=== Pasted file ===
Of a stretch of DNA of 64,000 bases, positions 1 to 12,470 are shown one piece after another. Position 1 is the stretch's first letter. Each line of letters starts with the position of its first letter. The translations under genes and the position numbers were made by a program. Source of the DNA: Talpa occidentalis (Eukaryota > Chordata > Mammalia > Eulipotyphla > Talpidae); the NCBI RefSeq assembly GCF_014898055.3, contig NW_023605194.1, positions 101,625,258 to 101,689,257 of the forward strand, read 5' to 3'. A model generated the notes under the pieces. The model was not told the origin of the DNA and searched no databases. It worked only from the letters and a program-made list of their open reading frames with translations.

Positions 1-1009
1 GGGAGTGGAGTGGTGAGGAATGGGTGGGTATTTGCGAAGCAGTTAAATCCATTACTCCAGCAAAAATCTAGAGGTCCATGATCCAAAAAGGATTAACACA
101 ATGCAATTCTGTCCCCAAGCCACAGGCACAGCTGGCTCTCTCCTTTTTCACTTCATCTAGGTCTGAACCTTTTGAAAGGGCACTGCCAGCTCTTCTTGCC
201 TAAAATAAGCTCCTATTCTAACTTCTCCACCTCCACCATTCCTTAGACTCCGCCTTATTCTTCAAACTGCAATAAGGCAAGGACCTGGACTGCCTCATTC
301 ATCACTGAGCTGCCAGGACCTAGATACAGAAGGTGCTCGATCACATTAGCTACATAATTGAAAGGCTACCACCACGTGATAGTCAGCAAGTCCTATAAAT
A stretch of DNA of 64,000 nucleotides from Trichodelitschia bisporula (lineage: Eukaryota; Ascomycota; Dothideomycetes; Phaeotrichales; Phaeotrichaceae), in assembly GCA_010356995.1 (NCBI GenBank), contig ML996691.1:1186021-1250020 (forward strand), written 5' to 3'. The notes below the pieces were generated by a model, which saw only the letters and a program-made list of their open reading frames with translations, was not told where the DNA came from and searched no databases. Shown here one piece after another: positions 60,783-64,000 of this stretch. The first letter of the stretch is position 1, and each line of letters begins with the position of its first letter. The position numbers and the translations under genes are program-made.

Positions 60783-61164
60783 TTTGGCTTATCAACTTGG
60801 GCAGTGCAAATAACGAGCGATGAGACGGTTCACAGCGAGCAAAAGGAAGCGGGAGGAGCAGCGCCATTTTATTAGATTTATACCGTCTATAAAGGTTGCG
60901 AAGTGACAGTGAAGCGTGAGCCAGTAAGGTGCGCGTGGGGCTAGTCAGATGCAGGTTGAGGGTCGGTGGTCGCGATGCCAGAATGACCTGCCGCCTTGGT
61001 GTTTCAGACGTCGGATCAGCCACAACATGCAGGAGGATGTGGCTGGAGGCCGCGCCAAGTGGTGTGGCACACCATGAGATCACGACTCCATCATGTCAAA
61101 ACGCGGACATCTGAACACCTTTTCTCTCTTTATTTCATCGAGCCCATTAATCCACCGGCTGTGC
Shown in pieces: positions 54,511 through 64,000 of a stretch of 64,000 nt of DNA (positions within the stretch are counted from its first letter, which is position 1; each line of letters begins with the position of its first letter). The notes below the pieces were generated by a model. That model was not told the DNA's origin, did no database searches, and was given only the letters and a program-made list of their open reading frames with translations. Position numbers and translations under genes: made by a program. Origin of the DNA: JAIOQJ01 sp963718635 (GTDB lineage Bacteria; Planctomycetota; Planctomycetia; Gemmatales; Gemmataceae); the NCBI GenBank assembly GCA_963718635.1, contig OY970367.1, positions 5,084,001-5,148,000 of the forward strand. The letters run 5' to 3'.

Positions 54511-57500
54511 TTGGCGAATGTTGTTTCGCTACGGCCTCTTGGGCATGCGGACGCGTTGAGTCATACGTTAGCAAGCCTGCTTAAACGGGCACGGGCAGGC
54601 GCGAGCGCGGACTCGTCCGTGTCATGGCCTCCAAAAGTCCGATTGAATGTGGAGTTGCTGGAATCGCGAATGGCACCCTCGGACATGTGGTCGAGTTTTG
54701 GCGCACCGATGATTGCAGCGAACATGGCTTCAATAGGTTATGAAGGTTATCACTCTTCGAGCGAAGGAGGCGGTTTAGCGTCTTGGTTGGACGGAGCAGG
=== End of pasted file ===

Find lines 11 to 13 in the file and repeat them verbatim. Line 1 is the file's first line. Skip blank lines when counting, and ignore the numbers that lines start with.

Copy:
60901 AAGTGACAGTGAAGCGTGAGCCAGTAAGGTGCGCGTGGGGCTAGTCAGATGCAGGTTGAGGGTCGGTGGTCGCGATGCCAGAATGACCTGCCGCCTTGGT
61001 GTTTCAGACGTCGGATCAGCCACAACATGCAGGAGGATGTGGCTGGAGGCCGCGCCAAGTGGTGTGGCACACCATGAGATCACGACTCCATCATGTCAAA
61101 ACGCGGACATCTGAACACCTTTTCTCTCTTTATTTCATCGAGCCCATTAATCCACCGGCTGTGC